There is a sharp divide in mortality between eastern and western Europe, which has largely developed over the past three decades and is caused mainly by chronic diseases in adulthood.
The difference in life expectancy at birth between the best and worst European countries in this respect is more than 10 years for both sexes.
The reasons for these differences in mortality are not clear and data currently available permit only speculation.
The contributions of medical care and pollution are likely to be modest ; health behaviour, diet, and alcohol consumption seem to be more important ; smoking seems to have the largest impact.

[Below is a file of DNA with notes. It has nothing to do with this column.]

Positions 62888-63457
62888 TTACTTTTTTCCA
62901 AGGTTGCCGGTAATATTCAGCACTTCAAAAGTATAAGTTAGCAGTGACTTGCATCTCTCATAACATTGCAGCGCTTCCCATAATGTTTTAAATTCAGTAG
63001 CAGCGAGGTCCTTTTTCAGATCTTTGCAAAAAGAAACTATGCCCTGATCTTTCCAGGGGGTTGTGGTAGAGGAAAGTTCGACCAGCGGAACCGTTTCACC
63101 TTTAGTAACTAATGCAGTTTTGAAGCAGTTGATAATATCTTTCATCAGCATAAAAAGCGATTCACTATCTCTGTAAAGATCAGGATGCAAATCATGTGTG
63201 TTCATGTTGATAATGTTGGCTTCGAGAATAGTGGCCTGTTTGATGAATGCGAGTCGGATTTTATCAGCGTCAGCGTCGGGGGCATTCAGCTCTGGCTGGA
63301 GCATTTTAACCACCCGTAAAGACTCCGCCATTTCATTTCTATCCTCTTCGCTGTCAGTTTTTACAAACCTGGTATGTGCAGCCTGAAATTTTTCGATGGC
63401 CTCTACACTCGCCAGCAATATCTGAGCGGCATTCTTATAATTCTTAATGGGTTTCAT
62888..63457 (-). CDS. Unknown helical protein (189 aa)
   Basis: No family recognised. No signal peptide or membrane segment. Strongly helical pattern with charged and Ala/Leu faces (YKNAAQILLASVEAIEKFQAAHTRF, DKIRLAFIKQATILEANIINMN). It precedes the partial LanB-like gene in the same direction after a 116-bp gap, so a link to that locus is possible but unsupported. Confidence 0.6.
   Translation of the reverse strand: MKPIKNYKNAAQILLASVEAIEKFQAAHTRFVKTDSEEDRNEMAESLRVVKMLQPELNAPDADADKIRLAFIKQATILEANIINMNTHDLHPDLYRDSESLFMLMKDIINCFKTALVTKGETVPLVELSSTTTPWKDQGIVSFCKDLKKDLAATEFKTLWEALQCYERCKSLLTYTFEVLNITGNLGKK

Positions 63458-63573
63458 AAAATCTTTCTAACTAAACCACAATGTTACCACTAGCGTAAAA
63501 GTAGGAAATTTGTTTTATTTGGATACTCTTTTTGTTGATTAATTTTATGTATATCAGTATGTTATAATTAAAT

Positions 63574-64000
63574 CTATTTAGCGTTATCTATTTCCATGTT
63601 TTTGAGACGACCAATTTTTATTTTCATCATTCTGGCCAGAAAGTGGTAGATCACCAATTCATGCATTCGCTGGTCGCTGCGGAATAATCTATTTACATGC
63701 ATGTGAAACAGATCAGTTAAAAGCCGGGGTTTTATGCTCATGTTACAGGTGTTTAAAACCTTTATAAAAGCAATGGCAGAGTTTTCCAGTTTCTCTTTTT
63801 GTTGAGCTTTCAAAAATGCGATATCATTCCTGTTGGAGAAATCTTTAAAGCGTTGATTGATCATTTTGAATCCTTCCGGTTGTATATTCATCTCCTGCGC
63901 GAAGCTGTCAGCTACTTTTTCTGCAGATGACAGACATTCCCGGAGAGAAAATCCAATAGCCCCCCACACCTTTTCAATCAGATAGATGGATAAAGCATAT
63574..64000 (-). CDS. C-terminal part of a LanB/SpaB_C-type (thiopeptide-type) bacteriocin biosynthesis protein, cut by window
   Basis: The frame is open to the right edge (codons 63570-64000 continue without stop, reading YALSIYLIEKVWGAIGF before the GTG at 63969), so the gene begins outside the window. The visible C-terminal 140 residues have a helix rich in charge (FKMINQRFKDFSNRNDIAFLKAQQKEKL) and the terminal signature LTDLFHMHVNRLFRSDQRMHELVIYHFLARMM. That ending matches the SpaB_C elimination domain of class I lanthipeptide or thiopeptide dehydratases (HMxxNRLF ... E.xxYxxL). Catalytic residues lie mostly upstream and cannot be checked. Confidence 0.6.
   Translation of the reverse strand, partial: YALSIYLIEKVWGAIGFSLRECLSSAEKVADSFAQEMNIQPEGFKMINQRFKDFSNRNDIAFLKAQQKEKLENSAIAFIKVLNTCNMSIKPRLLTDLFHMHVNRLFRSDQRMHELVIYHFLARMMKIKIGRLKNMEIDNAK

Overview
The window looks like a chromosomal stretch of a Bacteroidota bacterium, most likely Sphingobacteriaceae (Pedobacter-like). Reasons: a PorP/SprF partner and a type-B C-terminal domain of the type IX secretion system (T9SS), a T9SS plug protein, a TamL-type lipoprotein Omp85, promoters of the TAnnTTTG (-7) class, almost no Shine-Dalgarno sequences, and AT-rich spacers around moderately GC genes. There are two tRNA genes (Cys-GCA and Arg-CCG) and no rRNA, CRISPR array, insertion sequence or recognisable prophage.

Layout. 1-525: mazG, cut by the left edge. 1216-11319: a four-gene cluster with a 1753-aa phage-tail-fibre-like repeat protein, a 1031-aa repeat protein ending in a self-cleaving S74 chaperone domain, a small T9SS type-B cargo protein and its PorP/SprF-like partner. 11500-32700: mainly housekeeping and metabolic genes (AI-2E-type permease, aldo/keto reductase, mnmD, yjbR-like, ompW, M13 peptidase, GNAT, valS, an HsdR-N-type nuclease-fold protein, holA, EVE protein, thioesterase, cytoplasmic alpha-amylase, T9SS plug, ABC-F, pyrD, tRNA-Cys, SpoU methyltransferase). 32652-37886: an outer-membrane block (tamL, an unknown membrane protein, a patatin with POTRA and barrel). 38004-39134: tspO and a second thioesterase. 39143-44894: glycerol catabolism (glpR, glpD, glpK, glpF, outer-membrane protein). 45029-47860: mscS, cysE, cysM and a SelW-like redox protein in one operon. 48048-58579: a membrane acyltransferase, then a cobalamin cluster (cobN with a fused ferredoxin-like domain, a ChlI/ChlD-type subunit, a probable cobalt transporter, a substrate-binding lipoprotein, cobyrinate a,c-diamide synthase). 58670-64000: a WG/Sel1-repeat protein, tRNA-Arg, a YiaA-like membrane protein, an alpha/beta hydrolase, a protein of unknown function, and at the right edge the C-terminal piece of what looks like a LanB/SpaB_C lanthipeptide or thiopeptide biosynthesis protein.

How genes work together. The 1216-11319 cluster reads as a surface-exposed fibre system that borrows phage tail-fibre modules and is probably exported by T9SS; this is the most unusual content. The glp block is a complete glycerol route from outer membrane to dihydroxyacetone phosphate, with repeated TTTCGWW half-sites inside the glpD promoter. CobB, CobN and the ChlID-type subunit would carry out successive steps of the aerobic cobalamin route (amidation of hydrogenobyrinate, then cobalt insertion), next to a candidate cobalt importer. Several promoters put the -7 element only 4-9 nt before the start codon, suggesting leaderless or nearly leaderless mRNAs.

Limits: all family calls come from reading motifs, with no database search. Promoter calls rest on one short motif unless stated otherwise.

There is also evidence that psychosocial factors are less favourable in eastern Europe.
Available data show socio-economic gradients in all cause mortality within eastern European countries similar to those in the West.
Determinants of the mortality gap between eastern and western Europe are probably related to the contrast in their social environments and may be similar to those underlying the social gradients in mortality within countries.
Mots-clés Pascal : Mortalité, Démographie, Est, Ouest, Attitude, Epidémiologie, Homme
Mots-clés Pascal anglais : Mortality, Demography, East, West, Attitude, Epidemiology, Human
Notice produite par :
Inist-CNRS - Institut de l'Information Scientifique et Technique
Cote : 96-0140134
Code Inist : 002B30A01A2. Création : 199608.